Gloria Anzaldua, Chicana critic and author of Borderlands / La Frontera, says, “The answer to the problem between the white race and the colored, between males and females, lies in healing the split that originates in the very foundation of our lives, our culture, our languages, our thoughts. A massive uprooting of dualistic thinking in the individual and collective consciousness is the beginning of a long struggle.” Anzaldua argues against the limitations and divisiveness of “either…or…” thinking in favor of the possibilities and inclusiveness of “both…and…” thinking. Reading Meg Day’s stunning debut, Last Psalm at Sea Level (a 2015 Lambda Literary Award Finalist for Lesbian Poetry), is to embrace the confluence of multiple identities in indeterminate spaces and to love the Whitmanic multitudes that work in each of Day’s songs.

These poems are fearless and energetic, challenging concepts of masculinity / femininity, ability / disability, sickness / health, belonging / exile. The idea, though, that Day opens with is that of loneliness, established by the epigraph from Olin Ivory: “Who can face the sea and not inherit its loneliness?” And with loneliness comes longing, as in the first poem: “I am not praying. / I’m longing. Please.” After she describes a frozen, “working / class winter,” she ends with a command that is both full of longing and has the weight of prayer: “Come home. Come home.” That imperative mood—the mood of commanding—is mastered by Day throughout this book, and—wow—the power that the poet wields! Here are just a few examples of Day’s arresting authority: “Hush up now & listen: the crowning is unmistakable. / Hear the arch in their backs” (“Crying in the Lea”) or “Sit on the floor with me / & dial my frequency; station me static witness & open / my listening” (“Sit on the Floor with Me”) or “Lord, call up the flies. Exhale them / in hot droves” (“Psalm for July”).

One of Day’s most searing poems is her queering of John Donne’s Holy Sonnet “Batter My Heart Three Person’d God.” The whole book, with its psalms, hymns, prayers, confessions, benedictions, and litanies positions the poet in a similar manner to that “queer” position of priest—an intermediary between man and god; existing in both the spiritual and carnal worlds—and her nod to Donne is beautiful, smart, and infinitely apropos because Donne’s concerns are also Day’s concerns. In “Batter My Heart, Transgender’d God,” the poet begs—forcefully—“place fear in my heart / where faith has grown my senses dull & reassures / my blood that it will never spill.” And, with that, Day reminds us of the perils faced by trans* and gender nonconforming people: violence is a reality in a world that is desperate for either…or…, for black or white. She reinforces her plea: “Terror, do not depart, / but nest in the hollows of my loins & keep me on all fours.” And, her final command, to god, to memory, to the self, to the reader: “Replay the murders of my kin until my mind’s made new.” This sonnet is an aggressive reminder that in the world where queer folks are told it gets better, that queer folks, especially transgender people of color, are all too often left out of any notion of better.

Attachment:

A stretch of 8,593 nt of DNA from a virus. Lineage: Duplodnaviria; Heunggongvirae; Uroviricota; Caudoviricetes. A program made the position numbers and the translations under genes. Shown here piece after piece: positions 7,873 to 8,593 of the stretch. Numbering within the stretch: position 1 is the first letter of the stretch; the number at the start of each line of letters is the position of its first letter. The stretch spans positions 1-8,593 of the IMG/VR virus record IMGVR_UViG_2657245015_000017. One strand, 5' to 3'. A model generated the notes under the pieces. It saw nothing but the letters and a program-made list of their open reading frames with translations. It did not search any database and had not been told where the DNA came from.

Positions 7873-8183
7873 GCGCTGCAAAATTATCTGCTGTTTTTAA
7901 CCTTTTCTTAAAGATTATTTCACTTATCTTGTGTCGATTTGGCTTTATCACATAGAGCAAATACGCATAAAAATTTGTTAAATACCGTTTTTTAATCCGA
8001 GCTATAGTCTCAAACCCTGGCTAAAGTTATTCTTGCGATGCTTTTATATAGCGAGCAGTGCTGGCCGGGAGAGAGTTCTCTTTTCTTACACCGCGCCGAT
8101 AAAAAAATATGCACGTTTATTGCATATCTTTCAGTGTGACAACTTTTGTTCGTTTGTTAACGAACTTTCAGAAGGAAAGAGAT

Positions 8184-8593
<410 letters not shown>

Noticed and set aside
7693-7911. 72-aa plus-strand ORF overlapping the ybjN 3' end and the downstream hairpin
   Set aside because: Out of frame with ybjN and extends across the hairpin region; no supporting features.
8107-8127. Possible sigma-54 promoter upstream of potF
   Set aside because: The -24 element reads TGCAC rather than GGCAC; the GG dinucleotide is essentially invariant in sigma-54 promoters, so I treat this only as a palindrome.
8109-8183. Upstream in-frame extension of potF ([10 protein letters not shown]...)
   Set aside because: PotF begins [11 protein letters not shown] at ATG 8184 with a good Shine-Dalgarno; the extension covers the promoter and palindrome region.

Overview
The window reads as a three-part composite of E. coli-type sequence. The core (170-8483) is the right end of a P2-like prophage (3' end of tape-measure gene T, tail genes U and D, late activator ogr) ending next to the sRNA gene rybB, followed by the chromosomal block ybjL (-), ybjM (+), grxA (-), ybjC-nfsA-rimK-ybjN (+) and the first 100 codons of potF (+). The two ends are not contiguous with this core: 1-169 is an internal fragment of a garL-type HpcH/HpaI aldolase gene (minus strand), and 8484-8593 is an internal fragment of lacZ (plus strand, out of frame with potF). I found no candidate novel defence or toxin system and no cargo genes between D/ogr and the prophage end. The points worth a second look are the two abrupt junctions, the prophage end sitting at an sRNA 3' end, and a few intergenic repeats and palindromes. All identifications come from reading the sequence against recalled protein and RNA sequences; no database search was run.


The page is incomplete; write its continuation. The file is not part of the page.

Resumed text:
Day’s powerful voice is also full of tenderness, eros, and passion. In “On Nights When I Am Your Husband,” Day talks about “passing,” or being perceived, as a man: “It takes until morning to realize everyone thinks I am / the man you sleep beside at night & scold in daylight.” At the end of this poem, Day shifts in order to address her lover directly:

Love, I will have you & hold you for all of my days
but on those nights, let the whole house know it
with their failure to notice; let their oversight be our refuge
& let the privilege of our brief ruse unite us, as some
shared reverie would, when morning finally comes.

Though the “ruse” is “brief”—the passing in the eyes of a heteronormative culture—the love is not: “I will have you & hold you for all of my days.”

But this is just the surface of book whose essence is plenty. Day explores cancer, deafness, the shifting forms of the body and self, family, and (again and again) longing. Meg Day is an Important Poet—already deserving of the “I” and “P” even though this is her first book. If you’ve paid attention to anything in the world of poetry in the last several years, if you’ve scoured magazines, you know Day’s name—NEA Fellow, freshly minted Amy Lowell winner. And she deals with the themes so many other Important Poets have dealt with, but through her own queerly specific vision and touch and with her own queerly amazing language. Day reminds us that that “There is a reason we stand in ovation. There is a reason // we stand for something.” Be reminded—be awakened by these poems; gratitude will follow.

 

Last Psalm at Sea Level
By Meg Day
Barrow Street Press
Paperback, 9780989329644, 72 pp.
October 2014



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